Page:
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New Places: Stories about being somewhere new


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Podcast: The Story Collider
Episode: New Places: Stories about being somewhere new
Episode pub date: 2019-03-29


This week we present two stories about being the new one in a new place.

Part 1: After moving to a brand-new school in the seventh grade, Edith Gonzalez struggles to maintain her straight-A status with a new, scary biology teacher.

Part 2: When social scientist Meltem Alemdar leaves her home in Turkey to pursue her education in the US, she struggles to find her identity.

Edith Gonzalez is a native Nuyorican with four graduate degrees in various sub-disciplines of anthropology. By day, she is an historical  archaeologist studying bio-prospecting in the 18th-century English-speaking Caribbean. By night, she has a “slight” obsession with Lord of the Rings, and the dance intersection of late 70’s disco and early 80’s punk.  She is a veteran of MOTH and Take Two Storytelling  (among others). As a two-time Smut Slam champion, she also enjoys telling dirty stories to a room full of strangers. 

Meltem Alemdar is a social scientist and native of Ankara, Turkey. She came to Atlanta in 2000 to attend Georgia Tech’s Language Institute,  then decided to pursue a Master’s, and then a doctoral degree.  Dr. Alemdar earned her PhD in Education Policy, with a concentration in  Research, Measurement, and Statistics, at Georgia State University in 2009. She is Associate Director and Senior Research Scientist at Georgia  Institute of Technology’s Center for Education Integrating Science,  Mathematics and Computing (CEISMC). Her research focuses on improving  K-12 STEM education through research on curriculum development, teacher  education, and student learning in integrated STEM environments. Dr. Alemdar has led numerous NSF-funded research projects that spans on project-based learning, STEM integration, engineering education, and  social network analysis. She is passionate about improving K-12 public  education system through her research.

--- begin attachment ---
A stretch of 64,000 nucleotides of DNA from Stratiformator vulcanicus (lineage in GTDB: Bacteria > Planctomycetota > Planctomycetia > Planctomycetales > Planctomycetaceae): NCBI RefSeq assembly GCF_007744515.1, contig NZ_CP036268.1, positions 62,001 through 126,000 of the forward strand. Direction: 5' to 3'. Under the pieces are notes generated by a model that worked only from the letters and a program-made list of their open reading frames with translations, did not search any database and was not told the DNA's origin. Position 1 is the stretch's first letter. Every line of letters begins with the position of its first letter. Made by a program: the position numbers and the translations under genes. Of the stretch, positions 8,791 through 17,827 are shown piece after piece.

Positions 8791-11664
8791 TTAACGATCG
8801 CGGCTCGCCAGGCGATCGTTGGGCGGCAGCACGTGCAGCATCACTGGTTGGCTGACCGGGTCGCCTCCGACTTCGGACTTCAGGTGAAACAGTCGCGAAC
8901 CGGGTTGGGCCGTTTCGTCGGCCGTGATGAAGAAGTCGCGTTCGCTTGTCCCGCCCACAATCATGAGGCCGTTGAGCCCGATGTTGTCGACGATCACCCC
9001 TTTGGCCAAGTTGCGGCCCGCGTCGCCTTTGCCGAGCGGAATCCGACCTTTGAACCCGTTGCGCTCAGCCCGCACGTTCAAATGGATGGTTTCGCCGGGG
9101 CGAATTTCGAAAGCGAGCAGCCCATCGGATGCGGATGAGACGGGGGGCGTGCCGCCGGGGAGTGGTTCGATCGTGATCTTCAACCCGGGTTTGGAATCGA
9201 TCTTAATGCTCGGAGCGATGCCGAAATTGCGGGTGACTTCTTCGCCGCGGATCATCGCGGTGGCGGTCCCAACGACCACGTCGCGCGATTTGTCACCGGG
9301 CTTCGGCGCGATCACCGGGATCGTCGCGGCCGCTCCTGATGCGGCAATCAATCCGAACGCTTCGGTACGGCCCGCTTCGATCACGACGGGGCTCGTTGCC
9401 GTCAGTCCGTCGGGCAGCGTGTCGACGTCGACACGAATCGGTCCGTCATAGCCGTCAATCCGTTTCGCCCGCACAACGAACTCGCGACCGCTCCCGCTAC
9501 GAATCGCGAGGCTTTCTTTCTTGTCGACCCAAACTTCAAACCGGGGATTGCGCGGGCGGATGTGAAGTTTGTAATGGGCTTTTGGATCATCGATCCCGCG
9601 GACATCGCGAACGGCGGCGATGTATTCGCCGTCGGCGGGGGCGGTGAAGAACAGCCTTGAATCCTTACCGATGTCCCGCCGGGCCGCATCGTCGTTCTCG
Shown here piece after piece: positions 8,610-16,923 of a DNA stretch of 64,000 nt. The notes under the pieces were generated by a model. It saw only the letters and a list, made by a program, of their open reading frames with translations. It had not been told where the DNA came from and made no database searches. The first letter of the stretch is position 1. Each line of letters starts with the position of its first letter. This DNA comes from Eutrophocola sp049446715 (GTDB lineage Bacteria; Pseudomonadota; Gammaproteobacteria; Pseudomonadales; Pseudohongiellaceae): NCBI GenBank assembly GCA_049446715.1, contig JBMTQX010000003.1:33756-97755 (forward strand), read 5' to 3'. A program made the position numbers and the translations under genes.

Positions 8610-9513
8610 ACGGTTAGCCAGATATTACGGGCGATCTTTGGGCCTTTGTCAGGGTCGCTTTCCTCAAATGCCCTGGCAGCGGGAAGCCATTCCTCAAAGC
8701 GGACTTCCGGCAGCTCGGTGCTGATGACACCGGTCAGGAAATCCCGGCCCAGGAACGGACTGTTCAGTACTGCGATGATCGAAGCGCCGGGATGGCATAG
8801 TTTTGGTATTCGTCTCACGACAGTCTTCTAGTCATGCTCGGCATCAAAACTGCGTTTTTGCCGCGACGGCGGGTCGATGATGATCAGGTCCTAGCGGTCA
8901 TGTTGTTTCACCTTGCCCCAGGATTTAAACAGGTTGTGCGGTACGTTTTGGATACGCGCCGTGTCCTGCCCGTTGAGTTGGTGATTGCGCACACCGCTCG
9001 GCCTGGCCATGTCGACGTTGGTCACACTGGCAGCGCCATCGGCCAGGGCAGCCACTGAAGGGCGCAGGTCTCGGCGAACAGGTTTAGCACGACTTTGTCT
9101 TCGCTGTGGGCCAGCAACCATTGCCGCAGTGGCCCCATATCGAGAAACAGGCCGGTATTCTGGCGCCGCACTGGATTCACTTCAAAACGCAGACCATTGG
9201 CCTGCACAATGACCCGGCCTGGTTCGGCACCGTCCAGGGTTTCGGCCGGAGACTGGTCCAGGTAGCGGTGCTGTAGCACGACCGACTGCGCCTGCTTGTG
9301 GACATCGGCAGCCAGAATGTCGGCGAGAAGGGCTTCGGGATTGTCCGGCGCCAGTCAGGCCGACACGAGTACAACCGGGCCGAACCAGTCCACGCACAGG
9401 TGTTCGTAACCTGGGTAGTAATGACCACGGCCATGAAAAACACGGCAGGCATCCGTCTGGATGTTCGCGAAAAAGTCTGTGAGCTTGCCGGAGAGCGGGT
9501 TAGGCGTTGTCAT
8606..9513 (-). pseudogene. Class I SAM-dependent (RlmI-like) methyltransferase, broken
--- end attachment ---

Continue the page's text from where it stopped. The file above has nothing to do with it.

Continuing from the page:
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Teamwork: Stories about working together


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Podcast: The Story Collider
Episode: Teamwork: Stories about working together
Episode pub date: 2019-03-15


Part 1: A power outage on campus leads physics student Zoya Vallari to take a stand against her university’s female-only curfew.

Part 2: Firefighter Nick Baskerville is eager to prove himself when he arrives on the scene of his first fire.